Move over, road salt. There’s a new ice-melting technology up ahead, and it could prove safer for humans—and the environment—than the troublesome salt crystals used in most snowy regions. For the past several years, researchers have been working to develop a way for roads to de-ice themselves using a low-voltage electric charge built into the roadway. One such approach is gaining traction, and could become part of U.S. roads in just a few years.
Chris Tuan, professor of civil engineering at the University of Nebraska-Lincoln (UNL), is one of the intrepid researchers trying to solve the slippery problem that plagues much of the world’s population. Tuan and his team developed a conductive concrete that contains steel shavings and carbon, making it possible to warm itself up just enough to melt snow and ice that accumulate on top of it. The heat level is low enough that the road surface is still safe to touch and nobody has to worry about melting tires.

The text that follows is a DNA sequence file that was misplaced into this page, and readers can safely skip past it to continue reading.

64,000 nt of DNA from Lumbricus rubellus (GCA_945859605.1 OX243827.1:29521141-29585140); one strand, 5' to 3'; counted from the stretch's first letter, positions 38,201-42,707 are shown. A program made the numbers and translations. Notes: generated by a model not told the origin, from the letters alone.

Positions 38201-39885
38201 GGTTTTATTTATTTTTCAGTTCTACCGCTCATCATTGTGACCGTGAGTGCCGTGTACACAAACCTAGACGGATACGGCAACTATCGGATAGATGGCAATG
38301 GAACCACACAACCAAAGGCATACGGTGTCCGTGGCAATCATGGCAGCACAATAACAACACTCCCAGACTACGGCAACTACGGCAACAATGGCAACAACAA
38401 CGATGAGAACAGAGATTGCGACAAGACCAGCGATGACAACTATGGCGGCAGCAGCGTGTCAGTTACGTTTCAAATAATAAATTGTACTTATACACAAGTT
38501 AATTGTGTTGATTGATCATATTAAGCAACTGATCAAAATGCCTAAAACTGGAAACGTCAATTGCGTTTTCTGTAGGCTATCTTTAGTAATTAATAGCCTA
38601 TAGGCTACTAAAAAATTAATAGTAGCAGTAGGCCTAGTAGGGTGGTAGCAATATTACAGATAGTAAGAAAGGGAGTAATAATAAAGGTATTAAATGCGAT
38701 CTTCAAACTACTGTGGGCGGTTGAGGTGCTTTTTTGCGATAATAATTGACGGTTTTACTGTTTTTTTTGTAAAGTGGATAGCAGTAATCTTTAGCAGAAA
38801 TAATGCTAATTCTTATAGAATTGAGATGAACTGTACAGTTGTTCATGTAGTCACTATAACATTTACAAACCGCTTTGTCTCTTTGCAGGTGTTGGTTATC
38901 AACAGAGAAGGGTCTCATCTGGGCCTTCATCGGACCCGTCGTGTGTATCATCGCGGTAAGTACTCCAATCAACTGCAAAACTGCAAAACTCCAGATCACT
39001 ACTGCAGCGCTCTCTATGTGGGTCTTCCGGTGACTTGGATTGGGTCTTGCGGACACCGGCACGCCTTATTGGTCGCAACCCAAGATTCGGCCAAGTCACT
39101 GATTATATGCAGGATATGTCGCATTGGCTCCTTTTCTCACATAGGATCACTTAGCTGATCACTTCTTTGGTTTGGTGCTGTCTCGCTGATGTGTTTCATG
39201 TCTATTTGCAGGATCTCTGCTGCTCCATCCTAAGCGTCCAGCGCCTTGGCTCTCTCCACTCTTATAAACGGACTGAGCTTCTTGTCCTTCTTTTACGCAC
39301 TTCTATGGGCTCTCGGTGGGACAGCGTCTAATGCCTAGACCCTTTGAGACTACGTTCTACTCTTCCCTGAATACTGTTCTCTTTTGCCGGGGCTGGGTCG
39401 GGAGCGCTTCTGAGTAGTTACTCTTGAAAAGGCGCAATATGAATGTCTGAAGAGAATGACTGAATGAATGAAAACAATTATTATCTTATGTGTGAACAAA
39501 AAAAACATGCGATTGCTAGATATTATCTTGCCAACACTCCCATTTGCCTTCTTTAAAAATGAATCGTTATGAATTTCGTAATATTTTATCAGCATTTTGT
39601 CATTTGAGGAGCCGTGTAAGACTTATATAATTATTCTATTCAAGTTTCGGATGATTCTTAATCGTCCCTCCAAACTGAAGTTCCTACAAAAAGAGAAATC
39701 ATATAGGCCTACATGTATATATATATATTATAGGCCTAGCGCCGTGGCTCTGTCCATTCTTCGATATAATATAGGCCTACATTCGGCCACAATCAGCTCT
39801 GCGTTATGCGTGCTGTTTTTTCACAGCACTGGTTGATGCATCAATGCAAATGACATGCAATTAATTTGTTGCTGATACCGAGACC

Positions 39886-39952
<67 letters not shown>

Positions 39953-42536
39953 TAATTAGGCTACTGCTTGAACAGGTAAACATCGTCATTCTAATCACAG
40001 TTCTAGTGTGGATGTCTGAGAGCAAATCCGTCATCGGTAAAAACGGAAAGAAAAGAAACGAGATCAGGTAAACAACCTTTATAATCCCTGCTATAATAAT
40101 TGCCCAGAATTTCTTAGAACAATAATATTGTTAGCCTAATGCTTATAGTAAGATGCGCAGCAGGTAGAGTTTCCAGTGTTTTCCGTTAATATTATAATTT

Since the new technology is so, well, new, it’s not going to take over American roadways anytime soon. However, the Federal Aviation Administration (FAA) is in the process of testing the conductive concrete in a pilot program running into March. That program could be scaled up to include airports across the country if the new material performs as desired.